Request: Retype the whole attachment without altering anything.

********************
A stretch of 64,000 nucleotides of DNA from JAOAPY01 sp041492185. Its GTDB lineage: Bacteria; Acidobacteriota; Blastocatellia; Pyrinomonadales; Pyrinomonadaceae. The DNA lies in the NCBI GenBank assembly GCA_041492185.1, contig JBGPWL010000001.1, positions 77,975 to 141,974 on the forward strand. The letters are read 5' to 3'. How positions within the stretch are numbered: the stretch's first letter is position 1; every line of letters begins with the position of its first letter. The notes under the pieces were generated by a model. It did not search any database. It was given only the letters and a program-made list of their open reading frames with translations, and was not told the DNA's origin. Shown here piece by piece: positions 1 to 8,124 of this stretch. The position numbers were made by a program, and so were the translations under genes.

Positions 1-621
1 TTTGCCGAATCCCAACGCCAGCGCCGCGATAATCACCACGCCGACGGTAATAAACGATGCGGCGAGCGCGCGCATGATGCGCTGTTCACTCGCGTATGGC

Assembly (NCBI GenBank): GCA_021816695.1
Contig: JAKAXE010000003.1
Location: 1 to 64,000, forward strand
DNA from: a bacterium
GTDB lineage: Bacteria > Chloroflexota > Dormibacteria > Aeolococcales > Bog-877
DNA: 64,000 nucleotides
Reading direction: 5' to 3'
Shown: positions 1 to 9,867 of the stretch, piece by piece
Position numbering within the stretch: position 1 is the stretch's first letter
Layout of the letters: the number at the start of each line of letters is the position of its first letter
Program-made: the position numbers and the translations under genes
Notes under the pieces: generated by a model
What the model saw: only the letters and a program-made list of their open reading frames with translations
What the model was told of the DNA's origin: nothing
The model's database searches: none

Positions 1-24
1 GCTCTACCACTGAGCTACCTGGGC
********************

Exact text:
A stretch of 64,000 nucleotides of DNA from JAOAPY01 sp041492185. Its GTDB lineage: Bacteria; Acidobacteriota; Blastocatellia; Pyrinomonadales; Pyrinomonadaceae. The DNA lies in the NCBI GenBank assembly GCA_041492185.1, contig JBGPWL010000001.1, positions 77,975 to 141,974 on the forward strand. The letters are read 5' to 3'. How positions within the stretch are numbered: the stretch's first letter is position 1; every line of letters begins with the position of its first letter. The notes under the pieces were generated by a model. It did not search any database. It was given only the letters and a program-made list of their open reading frames with translations, and was not told the DNA's origin. Shown here piece by piece: positions 1 to 8,124 of this stretch. The position numbers were made by a program, and so were the translations under genes.

Positions 1-621
1 TTTGCCGAATCCCAACGCCAGCGCCGCGATAATCACCACGCCGACGGTAATAAACGATGCGGCGAGCGCGCGCATGATGCGCTGTTCACTCGCGTATGGC

Assembly (NCBI GenBank): GCA_021816695.1
Contig: JAKAXE010000003.1
Location: 1 to 64,000, forward strand
DNA from: a bacterium
GTDB lineage: Bacteria > Chloroflexota > Dormibacteria > Aeolococcales > Bog-877
DNA: 64,000 nucleotides
Reading direction: 5' to 3'
Shown: positions 1 to 9,867 of the stretch, piece by piece
Position numbering within the stretch: position 1 is the stretch's first letter
Layout of the letters: the number at the start of each line of letters is the position of its first letter
Program-made: the position numbers and the translations under genes
Notes under the pieces: generated by a model
What the model saw: only the letters and a program-made list of their open reading frames with translations
What the model was told of the DNA's origin: nothing
The model's database searches: none

Positions 1-24
1 GCTCTACCACTGAGCTACCTGGGC